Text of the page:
Cohabitation – the politically correct term for what used to be called “shacking up” – has become very common in our day. Nearly 8 million opposite-sex couples live together today, compared to less than 1 million 30 years ago. Nearly 10% of all opposite-sex couples are cohabiting, and over half of all first marriages are preceded by a period of cohabitation.
How did we get here?
How did cohabitation go from being illegal in all states prior to 1970 and held in moral contempt by society at large to being so ubiquitous and accepted today? There are several reasons:
- The sexual revolution removed the moral stigma of premarital sex.
- Our culture has moved from a culture of traditions and social conformity to a culture of individualism and personal gratification.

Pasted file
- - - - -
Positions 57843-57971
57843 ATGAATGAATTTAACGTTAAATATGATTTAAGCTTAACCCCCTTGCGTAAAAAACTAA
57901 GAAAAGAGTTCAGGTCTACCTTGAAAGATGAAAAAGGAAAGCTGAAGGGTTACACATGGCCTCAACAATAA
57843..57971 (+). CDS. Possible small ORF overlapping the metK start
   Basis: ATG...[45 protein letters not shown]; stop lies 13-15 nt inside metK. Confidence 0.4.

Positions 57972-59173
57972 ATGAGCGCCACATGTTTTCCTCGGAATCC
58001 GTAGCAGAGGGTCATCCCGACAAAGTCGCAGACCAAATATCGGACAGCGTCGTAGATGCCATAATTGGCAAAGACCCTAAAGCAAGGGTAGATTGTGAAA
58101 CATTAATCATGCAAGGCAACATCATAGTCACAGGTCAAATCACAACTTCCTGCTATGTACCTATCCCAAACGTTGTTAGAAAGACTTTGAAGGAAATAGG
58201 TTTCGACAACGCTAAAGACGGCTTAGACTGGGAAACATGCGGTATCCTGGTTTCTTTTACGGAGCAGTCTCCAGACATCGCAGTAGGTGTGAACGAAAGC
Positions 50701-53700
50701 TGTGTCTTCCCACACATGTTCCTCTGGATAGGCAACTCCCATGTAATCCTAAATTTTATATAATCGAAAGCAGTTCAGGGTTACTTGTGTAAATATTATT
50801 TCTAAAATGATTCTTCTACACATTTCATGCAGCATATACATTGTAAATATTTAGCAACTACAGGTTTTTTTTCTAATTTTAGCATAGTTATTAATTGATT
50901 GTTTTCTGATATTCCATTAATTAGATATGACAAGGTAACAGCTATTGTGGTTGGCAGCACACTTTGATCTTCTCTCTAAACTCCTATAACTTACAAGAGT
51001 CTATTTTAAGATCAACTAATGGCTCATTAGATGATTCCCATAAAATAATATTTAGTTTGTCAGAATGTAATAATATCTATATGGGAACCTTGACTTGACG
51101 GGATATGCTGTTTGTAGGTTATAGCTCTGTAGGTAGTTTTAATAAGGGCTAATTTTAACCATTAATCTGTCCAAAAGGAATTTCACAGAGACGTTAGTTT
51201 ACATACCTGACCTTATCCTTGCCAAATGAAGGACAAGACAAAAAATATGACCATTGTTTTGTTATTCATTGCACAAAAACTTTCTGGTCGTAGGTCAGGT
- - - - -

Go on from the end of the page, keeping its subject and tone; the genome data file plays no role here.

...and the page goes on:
- We shifted from a deontological view of morality to a pragmatic and relativistic view of morality in which any activity that does not cause harm to others is morally permissible.
- The recognition of the fragility of marriage, and a corresponding fear of divorce.
- The rise of feminism which rejected the traditional roles played by married women. Cohabitation promised personal autonomy and more relationship equity.
- The increasing economic independence of women made marriage less necessary for them. And men, who are generally more fearful of commitment, supported the arrangement since it still provided for their needs of sexual gratification and domestic support.
Cohabitation is not what it seems